Dear Mr. President,
I wrote a few days ago about the upcoming ad campaign in protest of the Israeli occupation of Palestine on buses here in Seattle. Even as I expressed my trepidation at the prospect of seeing my opinion represented I was hesitant about, I was, in a small way, a bit thrilled to see the campaign taking up the tools of our opposition to spread awareness. Since then, however, several things have happened. First, the David Horowitz Freedom Center (the name likely offers all the necessary explanation as to the group's purpose, but for my readers unfamiliar with David Horowitz, he's the despicable mind behind such classics as "The 101 most dangerous academics in America" and other twists on the idea of freedom.) proposed matching the 12 pro-Palestine buses and raising it to 25 busses bearing signs that say "Palestinian War Crimes: your tax dollars at work." Then King County Metro decided maybe the whole thing was a terrible idea and banned all non-commercial ads.
Ok. I have to get my head around the fact that David Horowitz is a bigoted, racist scumbag. I need a minute. All right, I'm mostly over that. His disciples, in inverting the message of the original ad, have not only created something that doesn't make even a little sense, they've demonstrated exactly why I don't like this form of outreach. One of my coworkers put it quite well tonight, saying that the venue didn't allow for the nuanced discussion necessary to change any one's mind. Beyond that, while I'm disappointed to see the city caving to backlash, I understand why public transit might not be the best battleground for the Israel/Palestine debate in America.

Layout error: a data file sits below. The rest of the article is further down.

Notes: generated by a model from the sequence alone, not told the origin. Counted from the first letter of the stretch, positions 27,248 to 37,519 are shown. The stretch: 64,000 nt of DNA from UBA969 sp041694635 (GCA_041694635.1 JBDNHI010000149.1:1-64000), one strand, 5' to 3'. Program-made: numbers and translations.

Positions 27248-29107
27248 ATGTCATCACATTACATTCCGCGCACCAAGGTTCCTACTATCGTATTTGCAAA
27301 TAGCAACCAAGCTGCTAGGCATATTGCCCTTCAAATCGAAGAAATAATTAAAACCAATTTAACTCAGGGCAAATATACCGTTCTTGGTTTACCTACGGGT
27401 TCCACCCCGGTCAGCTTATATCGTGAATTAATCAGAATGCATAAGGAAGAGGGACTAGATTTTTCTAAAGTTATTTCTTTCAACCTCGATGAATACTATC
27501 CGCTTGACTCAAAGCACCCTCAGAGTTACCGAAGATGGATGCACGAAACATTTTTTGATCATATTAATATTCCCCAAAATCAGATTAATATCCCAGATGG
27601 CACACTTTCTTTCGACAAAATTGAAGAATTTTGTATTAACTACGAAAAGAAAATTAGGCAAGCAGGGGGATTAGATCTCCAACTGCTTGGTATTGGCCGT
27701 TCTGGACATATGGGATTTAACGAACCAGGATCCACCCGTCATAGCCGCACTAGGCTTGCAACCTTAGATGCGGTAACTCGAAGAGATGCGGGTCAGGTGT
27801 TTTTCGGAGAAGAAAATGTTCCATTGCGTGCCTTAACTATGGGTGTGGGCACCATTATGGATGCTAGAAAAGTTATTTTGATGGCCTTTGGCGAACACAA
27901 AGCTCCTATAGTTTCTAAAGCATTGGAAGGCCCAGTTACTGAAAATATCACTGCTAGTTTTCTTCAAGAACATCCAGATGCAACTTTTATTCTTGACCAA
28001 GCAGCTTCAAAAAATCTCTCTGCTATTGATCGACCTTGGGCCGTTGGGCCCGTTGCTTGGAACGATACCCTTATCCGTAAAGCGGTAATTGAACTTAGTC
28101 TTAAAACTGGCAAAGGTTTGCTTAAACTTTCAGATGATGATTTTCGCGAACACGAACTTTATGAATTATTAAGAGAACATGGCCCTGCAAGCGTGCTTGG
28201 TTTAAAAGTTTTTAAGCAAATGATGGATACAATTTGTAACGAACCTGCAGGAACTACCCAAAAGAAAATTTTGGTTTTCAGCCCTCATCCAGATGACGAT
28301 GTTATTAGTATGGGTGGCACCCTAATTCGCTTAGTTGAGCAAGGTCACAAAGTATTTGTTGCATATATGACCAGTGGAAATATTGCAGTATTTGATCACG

My frustration is mainly with the feeling that support for the Palestinian cause, something that can't be found in the White House, the State Department, congress or on any ballot, that has been stigmatized to be tantamount to anti-semitism, terrorism, extremism, is so inflammatory it can't even be presented to the public without causing a controversy. The Israeli occupation is bolstered when we go shopping, when we pay our taxes when we cast our votes. Israel is the 16th wealthiest country on the planet, the largest recipient of US foreign aid (more than the rest of the world combined) protected by US veto power at the UN, and still a sign on the side of a bus (or 12) in Seattle is too much of a threat for the occupation's fiercest advocates to permit.
So the busses will keep selling us movies or clothes or hamburgers. The bulldozers will keep demolishing houses. The settlements will sprawl. Maybe an ad campaign can't change that, either, but I don't believe that silencing discussion and dissent is going to help solve a situation that cannot continue for long. As President, you probably don't care what's happening on local transit advertisement, but I think that this incident speaks to a larger, national fear of approaching this issue. So long as our White House continues to stifle frank conversations and to lead with the example of avoidance, impotence and spineless complicity in the human rights abuses carried out by our ally, I don't see how individuals or grass roots organizations will ever find the an appropriate forum to say what needs to be said.